The Meaning of God’s Will (pt. 2)

from May 21, 2009 Category: Articles

(Continued from The Meaning of God’s Will, Part 1)

The Decretive Will of God
Theologians describe that will by which God decrees things to come to pass according to his supreme sovereignty as the “decretive will of God.” This is also sometimes called “God’s sovereign efficacious will”; by it God brings to pass whatsoever he wills. When God sovereignly decrees something in this sense, nothing can thwart its coming to pass.

When God commanded the light to shine, the darkness had no power to resist the command. The “lights” came on. This is God’s “determinate counsel” spoken of in the Bible. God did not persuade the light to shine. He did not negotiate with elemental powers to form a universe. He did not achieve a plan of redemption by trial and error; the Cross was not a cosmic accident exploited by the Deity. These things were decreed absolutely. Their effects were efficacious (producing the desired result) because their causes were sovereignly decreed.

A serious danger faces those who restrict the meaning of the will of God to the sovereign will. We hear the Muslim cry, “It is the will of Allah.” We slip at times into a deterministic view of life that says, “Que será, será” —What will be, will be. In so doing, we are embracing a sub-Christian form of fatalism, as if God willed everything that happened in such a way as to eliminate human choices.

Classical theologians insist on the reality of man’s will in acting, choosing, and responding. God works his plan through means, via the real choices of willing and acting creatures. There are secondary as well as primary causes. To deny this is to embrace a kind of determinism that eliminates human freedom and dignity.

Yet there is a God who is sovereign, whose will is greater than mine. His will restricts my will. My will cannot restrict his will. When he decrees something sovereignly, it will come to pass—whether I like it or not, whether I choose it or not. He is sovereign. I am subordinate.

The Preceptive Will of God
When the Bible speaks of the will of God, it does not always mean the decretive will of God. The decretive will of God cannot be broken, cannot be disobeyed. It will come to pass. On the other hand, there is a will that can be broken: “the preceptive will of God.” It can be disobeyed. Indeed, it is broken and disobeyed every day by each one of us.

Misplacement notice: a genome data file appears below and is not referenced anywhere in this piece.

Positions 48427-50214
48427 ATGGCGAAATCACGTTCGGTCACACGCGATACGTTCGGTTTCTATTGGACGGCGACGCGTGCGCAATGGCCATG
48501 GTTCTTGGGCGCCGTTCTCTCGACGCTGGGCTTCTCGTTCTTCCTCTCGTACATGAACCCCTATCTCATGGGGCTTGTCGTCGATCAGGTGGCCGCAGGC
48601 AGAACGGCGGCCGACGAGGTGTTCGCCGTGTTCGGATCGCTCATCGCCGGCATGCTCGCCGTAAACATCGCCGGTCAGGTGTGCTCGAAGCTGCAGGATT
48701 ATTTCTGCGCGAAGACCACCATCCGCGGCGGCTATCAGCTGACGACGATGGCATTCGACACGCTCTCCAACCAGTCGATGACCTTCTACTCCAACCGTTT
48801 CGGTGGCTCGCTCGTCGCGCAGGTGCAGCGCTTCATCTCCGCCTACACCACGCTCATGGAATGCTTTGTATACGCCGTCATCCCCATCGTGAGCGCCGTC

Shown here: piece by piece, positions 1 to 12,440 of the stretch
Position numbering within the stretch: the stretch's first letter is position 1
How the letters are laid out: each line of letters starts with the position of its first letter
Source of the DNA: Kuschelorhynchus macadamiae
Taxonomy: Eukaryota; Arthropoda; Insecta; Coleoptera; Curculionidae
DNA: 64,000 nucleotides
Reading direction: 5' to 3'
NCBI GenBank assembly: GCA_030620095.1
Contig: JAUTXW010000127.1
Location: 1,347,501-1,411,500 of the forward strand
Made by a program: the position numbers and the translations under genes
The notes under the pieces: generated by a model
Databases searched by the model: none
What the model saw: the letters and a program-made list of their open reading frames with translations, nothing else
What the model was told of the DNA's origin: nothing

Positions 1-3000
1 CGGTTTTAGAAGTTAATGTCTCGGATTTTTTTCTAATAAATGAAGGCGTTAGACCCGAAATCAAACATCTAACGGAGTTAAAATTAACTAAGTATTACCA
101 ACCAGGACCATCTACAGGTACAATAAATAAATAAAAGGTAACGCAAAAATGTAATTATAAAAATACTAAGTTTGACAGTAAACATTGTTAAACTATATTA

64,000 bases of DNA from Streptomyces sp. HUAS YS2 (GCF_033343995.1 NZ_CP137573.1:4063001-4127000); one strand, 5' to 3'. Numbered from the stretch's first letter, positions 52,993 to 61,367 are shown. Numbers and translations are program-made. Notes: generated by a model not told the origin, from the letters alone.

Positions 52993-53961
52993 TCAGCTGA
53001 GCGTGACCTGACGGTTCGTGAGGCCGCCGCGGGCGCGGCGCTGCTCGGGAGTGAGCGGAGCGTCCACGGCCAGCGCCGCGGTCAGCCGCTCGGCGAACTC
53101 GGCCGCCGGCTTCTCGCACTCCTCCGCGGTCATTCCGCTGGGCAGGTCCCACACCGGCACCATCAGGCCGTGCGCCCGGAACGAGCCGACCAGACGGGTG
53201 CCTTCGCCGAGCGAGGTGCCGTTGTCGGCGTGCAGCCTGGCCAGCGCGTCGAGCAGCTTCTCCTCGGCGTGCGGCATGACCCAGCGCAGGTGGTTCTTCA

The preceptive will of God is found in his law. The precepts, statutes, and commandments that he delivers to his people make up the preceptive will. They express and reveal to us what is right and proper for us to do. The preceptive will is God’s rule of righteousness for our lives. By this rule we are governed.

It is the will of God that we sin not. It is the will of God that we have no other gods before him; that we love our neighbor as we love ourselves; that we refrain from stealing, coveting, and committing adultery. Yet the world is filled with idolatry, hatred, thievery, covetousness, and adultery. Here the will of God is violated. His law is broken.

One of the great tragedies of contemporary Christendom is the preoccupation of so many Christians with the secret decretive will of God to the exclusion and neglect of the preceptive will. We want to peek behind the veil, to catch a glimpse of our personal future. We seem more concerned with our horoscope than with our obedience, more concerned with what the stars in their courses are doing than with what we are doing.

With respect to God’s sovereign will, we assume we are passive. With respect to his preceptive will, we know that we are active and therefore responsible and accountable. It is easier to engage in ungodly prying into the secret counsel of God than to apply ourselves to the practice of godliness. We can flee to the safety of the sovereign will and try to pass off our sin to God, laying the burden and responsibility of it on his unchanging will. Such characterizes the spirit of Antichrist, the spirit of lawlessness, or antinomianism, that despises God’s law and ignores his precepts.

Protestants are particularly vulnerable to this distortion. We seek refuge in our precious doctrine of justification by faith alone, forgetting that the very doctrine is to be a catalyst for the pursuit of righteousness and obedience to the preceptive will of God.

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This is part three of R.C. Sproul’s book How Can I Know God’s Will?. If you would like to study this topic further, here are a couple of products that may interest you: Knowing God’s Will CD Collection or Knowing God’s Will MP3 Collection.

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